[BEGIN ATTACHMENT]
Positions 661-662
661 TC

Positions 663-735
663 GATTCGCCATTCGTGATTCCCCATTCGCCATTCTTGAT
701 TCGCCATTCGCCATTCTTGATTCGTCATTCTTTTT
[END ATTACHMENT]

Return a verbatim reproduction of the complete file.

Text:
Positions 661-662
661 TC

Positions 663-735
663 GATTCGCCATTCGTGATTCCCCATTCGCCATTCTTGAT
701 TCGCCATTCGCCATTCTTGATTCGTCATTCTTTTT